While there is evidence that strengthening the pelvic muscles improves continence, more strength isn’t always the answer for pelvic pain(5). It isn’t usually weakness that causes the discomfort. Instead, muscle stiffness and dyscoordination contribute to pain in the pelvic area.

Keeping the pelvic muscles strong is critical for pelvic health and necessary for sport, childbirth, and pleasurable sex(6). However, an inability to relax the muscles or an overly sensitized nervous system may be the source of persistent pain. Both of those scenarios are treatable. Teaching the athlete to self-administer the interventions allows them to participate in their recovery and more quickly resolves the issue. Work on ‘top down’ influences of autonomic regulation and sensory integration techniques and ‘bottom up’ components of tissue tolerance to expected loads and movement.

Top Down:  Autonomic regulation is necessary for function. Though not under conscious control, there are ways to intentionally influence autonomic regulation, such as relaxed breathing, conscious selective relaxation of tense muscles, and a sense of self-efficacy that these tools are available. Emotional distress, lack of sleep, fear, agitation, and gut dysregulation – including constipation – contribute negatively to the upregulation of muscle and organ function.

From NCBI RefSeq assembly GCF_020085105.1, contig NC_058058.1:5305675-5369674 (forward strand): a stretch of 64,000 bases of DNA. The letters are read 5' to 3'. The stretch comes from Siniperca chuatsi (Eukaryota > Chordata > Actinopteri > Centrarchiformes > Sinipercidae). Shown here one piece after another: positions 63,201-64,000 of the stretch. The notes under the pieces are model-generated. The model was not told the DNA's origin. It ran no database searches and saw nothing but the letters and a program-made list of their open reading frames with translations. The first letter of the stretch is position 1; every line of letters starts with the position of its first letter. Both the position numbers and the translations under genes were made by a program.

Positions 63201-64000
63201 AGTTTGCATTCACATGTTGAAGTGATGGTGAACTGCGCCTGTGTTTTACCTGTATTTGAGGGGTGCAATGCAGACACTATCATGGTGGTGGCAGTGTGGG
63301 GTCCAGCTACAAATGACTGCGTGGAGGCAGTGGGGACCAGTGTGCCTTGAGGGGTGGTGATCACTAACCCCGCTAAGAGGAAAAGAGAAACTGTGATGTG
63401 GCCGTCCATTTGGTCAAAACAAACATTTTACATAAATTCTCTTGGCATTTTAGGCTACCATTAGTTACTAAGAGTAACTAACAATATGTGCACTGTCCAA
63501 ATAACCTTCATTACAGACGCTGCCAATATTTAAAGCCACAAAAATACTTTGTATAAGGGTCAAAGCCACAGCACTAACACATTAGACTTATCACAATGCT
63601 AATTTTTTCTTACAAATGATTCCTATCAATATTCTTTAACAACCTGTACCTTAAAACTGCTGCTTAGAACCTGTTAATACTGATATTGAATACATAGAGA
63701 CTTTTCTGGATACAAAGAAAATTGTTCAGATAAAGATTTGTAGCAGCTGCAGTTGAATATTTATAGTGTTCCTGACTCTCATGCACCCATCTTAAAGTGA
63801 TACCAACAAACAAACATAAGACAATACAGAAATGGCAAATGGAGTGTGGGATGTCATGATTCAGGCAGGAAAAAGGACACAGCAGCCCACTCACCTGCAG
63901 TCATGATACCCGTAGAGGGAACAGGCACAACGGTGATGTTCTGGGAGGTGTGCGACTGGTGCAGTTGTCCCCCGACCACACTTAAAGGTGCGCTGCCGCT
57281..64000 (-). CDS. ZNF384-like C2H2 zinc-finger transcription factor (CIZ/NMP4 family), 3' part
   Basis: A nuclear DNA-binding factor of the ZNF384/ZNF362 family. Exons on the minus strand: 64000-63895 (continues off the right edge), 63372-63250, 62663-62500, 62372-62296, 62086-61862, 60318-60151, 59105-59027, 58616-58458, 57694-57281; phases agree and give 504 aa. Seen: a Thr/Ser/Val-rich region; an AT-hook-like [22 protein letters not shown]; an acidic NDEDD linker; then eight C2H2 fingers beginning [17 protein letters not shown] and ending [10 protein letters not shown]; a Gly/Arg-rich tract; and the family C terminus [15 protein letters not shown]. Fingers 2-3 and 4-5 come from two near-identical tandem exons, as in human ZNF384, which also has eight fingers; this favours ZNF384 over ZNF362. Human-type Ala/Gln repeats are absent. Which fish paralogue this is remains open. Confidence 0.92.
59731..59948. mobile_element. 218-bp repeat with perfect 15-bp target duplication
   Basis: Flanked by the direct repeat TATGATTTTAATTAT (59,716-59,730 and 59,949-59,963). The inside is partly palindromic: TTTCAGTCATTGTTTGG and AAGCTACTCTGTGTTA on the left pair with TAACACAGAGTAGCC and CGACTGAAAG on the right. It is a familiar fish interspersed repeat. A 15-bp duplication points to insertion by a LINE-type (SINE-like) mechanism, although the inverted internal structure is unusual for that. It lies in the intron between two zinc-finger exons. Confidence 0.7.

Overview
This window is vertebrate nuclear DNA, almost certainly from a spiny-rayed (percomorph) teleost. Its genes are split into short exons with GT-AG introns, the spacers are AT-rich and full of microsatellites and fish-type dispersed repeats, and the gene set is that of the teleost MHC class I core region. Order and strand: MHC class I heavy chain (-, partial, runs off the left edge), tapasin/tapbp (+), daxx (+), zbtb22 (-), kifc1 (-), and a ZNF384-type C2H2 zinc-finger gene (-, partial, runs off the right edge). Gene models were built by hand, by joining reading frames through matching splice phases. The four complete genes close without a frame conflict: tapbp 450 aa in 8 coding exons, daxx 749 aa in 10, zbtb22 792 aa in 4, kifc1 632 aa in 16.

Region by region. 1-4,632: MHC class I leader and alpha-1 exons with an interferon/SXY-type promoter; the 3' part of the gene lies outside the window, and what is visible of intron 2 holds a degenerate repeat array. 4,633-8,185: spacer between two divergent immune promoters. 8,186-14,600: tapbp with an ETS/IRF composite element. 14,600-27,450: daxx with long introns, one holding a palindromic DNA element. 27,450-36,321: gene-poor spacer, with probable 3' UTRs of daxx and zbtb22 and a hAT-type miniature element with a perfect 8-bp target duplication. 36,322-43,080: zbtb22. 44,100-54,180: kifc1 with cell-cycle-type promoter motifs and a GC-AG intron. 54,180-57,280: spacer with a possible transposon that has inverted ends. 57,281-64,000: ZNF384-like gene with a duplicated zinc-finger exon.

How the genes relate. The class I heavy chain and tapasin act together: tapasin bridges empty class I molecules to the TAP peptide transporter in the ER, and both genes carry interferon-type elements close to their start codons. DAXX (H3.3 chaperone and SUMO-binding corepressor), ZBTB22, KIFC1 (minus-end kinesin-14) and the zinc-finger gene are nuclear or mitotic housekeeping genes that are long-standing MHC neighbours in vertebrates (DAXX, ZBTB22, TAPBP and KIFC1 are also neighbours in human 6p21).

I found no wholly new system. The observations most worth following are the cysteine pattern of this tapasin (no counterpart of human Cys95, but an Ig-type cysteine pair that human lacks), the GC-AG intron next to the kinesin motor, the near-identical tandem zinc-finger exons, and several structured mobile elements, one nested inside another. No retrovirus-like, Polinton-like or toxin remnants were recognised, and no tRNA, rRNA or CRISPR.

Tips for calming autonomic regulation

Box Breathing:  Inhale 4 seconds, pause for 4 seconds, exhale 4 seconds, pause 4 seconds. Repeat for 5 minutes or perform throughout the day.

Pleasure Snacks:  Purposefully engage in things that feel good.  Dive into the sensory experience of pleasurable sight, smell, sound, touch, or taste for three to five minutes, six times per day.

Sleep:  Seven to eight hours a night is needed for optimal function.

Engagement: Virtual reality games or anything that encourages a full embodiment in the activity can create an internal environment focused beyond the pain experience and work to normalize the response to nociceptive (unpleasant) input.


Relieving pain is more than just pleasurable engagement and breathing techniques. The athlete needs to know what to expect and be confident she can take measures to address the painful areas. Education in the treatment techniques aimed at the irritated muscles are an essential part of a therapeutic intervention.

Bottom Up: Work directly on the area of pain through pleasurable manual therapy techniques, just as you would a sore or overworked muscle in another part of the body. There is no evidence that painful techniques like skin rolling or connective tissue manipulation are more effective than non-nociceptive techniques such as a slow sustained hold. Why aggravate an upregulated system when pleasurable or neutral touch is as effective?